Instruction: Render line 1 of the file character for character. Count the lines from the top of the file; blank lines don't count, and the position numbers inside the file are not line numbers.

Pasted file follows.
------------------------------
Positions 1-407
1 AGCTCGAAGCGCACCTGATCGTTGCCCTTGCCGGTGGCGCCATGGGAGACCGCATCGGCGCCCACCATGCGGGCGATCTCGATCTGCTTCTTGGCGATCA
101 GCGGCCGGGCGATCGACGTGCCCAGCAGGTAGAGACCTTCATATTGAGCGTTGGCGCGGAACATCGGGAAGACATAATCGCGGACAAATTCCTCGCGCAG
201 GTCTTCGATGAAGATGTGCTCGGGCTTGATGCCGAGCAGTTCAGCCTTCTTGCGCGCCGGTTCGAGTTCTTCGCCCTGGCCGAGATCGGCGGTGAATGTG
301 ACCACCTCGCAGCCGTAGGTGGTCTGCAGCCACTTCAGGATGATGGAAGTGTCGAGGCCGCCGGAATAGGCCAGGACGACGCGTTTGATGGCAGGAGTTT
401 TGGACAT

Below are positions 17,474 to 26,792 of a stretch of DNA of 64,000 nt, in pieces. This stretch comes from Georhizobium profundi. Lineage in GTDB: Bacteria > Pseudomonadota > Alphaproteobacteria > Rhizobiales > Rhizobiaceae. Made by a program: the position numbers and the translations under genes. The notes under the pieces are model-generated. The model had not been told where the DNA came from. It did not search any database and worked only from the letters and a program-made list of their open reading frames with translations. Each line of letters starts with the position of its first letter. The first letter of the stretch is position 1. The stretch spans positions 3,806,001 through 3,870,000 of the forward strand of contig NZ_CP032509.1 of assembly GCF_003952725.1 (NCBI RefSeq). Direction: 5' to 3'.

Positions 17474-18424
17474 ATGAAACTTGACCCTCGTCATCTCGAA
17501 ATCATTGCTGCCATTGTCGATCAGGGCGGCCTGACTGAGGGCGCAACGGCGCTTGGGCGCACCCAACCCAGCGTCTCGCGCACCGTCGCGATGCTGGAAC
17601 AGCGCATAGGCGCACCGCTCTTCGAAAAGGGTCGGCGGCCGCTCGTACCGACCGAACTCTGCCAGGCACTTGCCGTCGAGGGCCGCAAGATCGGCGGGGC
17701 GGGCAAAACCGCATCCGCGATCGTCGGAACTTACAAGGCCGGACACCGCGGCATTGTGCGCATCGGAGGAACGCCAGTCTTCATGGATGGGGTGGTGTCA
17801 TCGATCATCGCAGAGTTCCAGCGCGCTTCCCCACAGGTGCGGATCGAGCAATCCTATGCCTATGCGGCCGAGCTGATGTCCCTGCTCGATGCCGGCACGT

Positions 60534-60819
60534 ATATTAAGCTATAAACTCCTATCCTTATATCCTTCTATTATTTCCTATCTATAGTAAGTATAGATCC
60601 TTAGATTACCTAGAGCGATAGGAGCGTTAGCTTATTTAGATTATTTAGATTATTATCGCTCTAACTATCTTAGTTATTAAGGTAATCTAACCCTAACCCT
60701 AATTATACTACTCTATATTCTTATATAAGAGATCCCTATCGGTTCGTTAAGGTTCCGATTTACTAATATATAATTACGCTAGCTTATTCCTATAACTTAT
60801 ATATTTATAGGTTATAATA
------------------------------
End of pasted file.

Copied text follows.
Positions 1-407